Covid-19 has not only interrupted the education of many young people but has also had a huge impact on their work prospects. So much so, that almost two-thirds of university leavers aren’t hopeful about their future career. Many have lost job offers or placements as a direct result of the pandemic. In fact, those under 25 account for nearly two thirds of the fall in employment in the last year.
So it’s understandable that many graduates feel discouraged and lost in the current situation. For some, the withdrawn job offers were meant to be the launchpad for their career. So there’s a real need for employers to highlight the job opportunities still available to these candidates and to work with universities on online outreach strategies.
What is the Kickstart Scheme?
The Kickstart Scheme was launched by the UK government to provide additional support for young people on benefits. Its goal is to tackle the problem of youth unemployment and to support organisations in all sectors in their efforts to attract young talent.
Kickstart incentivises employers to provide job placements to 16 to 24-year olds on Universal Credit. In doing so, it aims to reduce the risk of long-term unemployment in younger generations.
The scheme is open to employers of all sizes, including charities, and covers the following:
- 100% of the National Minimum Wage, or the National Living Wage, depending on the age of the individual, for 25 hours per week for a total of 6 months
- employer National Insurance Contributions
- employer minimum automatic enrolment contributions
Placements can be spread out until December 2021 and more funding can be made available if employers can support young people in securing permanent employment. Kickstart recently changed its rulings, so employers no longer need a minimum of 30 job placements to apply for a grant.
Reasons to hire a graduate
Employing graduates can be highly beneficial. For a start, you’ll be providing a launchpad for these new recruits, and setting them up with skills and experiences that will stand them in good stead for their future career. At the same time, your charity will gain some bright young minds and eager workers. Here are just a few of the benefits you’ll reap.
1. Tap into a whole host of digital skills
Recent graduates are likely to be more digitally savvy than those who left university a decade ago. Grasping the complexities of social media and new technology is a necessity for them, rather than a preferred skill, and they will be more attuned to the latest developments.
Charities are increasingly seeing the value of building their social media presence, be it to promote local events, build general brand awareness, or to directly raise funds. Here’s where graduates can be a great asset, helping your charity to build rapport with the new audiences, and introducing you to new platforms, such as TikTok and Clubhouse.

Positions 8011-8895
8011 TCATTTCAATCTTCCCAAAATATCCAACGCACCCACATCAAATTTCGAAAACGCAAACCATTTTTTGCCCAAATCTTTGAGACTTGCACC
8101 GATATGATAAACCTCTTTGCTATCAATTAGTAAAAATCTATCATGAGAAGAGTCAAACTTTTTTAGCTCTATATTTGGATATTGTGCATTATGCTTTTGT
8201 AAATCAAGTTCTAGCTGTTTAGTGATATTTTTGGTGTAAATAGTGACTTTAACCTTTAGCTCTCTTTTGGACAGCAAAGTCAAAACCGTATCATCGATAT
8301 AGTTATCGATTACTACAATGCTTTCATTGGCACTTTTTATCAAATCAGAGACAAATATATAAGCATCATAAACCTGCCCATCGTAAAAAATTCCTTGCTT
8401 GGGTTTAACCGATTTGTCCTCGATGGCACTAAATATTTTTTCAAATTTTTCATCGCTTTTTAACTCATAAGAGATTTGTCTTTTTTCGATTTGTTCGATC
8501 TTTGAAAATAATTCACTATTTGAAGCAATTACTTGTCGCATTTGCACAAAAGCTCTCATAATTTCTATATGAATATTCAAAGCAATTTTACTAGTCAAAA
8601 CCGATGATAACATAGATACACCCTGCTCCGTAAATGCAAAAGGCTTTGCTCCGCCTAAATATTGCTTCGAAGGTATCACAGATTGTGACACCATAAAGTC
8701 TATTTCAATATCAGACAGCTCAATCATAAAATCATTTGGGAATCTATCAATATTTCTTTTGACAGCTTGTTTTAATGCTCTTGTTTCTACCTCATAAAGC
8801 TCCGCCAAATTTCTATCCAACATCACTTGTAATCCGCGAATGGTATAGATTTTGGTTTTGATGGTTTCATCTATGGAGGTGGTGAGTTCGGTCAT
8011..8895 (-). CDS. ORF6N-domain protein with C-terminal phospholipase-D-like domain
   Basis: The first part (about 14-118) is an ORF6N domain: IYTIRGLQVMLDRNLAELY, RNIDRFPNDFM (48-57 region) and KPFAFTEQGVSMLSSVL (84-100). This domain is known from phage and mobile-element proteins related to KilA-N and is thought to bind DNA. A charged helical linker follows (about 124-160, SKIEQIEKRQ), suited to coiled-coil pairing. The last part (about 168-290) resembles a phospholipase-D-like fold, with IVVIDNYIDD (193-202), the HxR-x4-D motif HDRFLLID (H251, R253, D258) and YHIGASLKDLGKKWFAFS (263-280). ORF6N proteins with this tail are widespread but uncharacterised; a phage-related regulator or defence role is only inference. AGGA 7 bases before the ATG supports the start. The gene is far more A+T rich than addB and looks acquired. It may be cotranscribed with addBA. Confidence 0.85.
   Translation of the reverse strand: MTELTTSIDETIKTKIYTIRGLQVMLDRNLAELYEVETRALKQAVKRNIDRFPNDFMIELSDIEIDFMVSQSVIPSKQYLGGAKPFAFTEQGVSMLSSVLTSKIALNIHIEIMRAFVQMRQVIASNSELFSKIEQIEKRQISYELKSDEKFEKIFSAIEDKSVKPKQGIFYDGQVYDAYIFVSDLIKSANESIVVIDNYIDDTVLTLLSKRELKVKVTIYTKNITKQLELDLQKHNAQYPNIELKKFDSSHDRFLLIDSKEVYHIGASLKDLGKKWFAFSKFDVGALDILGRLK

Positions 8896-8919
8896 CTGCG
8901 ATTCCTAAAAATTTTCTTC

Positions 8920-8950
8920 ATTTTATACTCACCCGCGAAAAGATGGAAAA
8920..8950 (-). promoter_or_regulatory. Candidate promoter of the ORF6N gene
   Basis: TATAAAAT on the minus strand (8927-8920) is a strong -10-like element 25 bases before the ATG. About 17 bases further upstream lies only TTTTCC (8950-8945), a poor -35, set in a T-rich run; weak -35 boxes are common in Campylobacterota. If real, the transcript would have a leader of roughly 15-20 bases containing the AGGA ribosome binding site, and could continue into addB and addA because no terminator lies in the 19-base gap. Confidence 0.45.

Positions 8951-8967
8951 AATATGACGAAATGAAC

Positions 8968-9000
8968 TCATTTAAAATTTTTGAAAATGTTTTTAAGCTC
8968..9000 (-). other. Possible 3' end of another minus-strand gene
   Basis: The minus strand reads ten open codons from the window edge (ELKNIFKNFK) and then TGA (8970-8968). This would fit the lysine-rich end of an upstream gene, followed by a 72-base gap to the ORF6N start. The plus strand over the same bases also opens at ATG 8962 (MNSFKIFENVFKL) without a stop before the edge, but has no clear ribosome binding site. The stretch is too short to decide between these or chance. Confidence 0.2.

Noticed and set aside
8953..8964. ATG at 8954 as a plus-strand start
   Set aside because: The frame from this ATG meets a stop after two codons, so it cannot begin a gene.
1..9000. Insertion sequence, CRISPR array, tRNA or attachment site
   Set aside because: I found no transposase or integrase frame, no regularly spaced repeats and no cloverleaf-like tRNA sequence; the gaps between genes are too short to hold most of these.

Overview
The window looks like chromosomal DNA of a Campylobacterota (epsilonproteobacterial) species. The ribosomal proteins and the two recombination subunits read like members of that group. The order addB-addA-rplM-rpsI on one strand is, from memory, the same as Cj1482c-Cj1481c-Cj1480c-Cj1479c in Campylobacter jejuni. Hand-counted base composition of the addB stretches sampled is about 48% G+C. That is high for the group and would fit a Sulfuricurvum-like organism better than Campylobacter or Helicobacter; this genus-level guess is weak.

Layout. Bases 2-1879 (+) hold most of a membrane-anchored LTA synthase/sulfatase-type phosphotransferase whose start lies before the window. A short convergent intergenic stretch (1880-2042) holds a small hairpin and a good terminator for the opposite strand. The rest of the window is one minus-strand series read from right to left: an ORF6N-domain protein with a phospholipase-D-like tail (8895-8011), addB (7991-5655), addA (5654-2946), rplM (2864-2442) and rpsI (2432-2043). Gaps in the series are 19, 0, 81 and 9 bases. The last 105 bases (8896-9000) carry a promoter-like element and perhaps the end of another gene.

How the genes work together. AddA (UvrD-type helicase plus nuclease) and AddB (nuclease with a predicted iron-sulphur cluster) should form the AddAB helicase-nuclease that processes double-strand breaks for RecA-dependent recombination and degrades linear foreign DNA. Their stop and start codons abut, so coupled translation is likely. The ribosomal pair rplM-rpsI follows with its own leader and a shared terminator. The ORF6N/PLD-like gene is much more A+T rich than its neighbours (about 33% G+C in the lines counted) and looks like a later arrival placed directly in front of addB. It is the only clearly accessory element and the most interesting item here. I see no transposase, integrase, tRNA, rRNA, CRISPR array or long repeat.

2. Connect better with young supporters
By attracting a younger generation of talent to contribute to the voluntary sector, you can pave the way for new ideas which are fresh, unique, and relevant to a variety of audiences.
This stretches far beyond digital skills. Graduates will have a good idea about the type of language to use when communicating with their peers and are likely to have many ideas about how to inspire prospective supporters and donors from their generation. They might also have thoughts on how to improve the events that you’re currently running and can give you feedback about whether your website and outbound communications are likely to resonate with school and university leavers.
3. Get a huge return on your investment
Naturally, the costs associated with recruiting graduate-level staff are lower than hiring more senior candidates due to them having less experience in their field. But you will also get a considerable return on investment when it comes to productivity.
To be successful in our fast-paced world, charities need agile employees who are not just capable of fast change, but actively embrace it. On the whole, graduates are extremely agile and quick to adapt. They are fast to pick up new skills, and because of this, they can often prove to be more productive than experienced hires.
The government paper ‘The relationship between graduates and economic growth across countries’ highlights the positive impact of graduates on productivity. At the national level there is also additional evidence that more graduates will contribute to economic growth, provided that employers make good use of them.
Consider taking on a graduate this year
If you already have some graduate positions open this year, great! If you don’t, why not consider the Kickstart Scheme? You won’t pay anything and you’ll be giving a young person the launchpad they need for future success.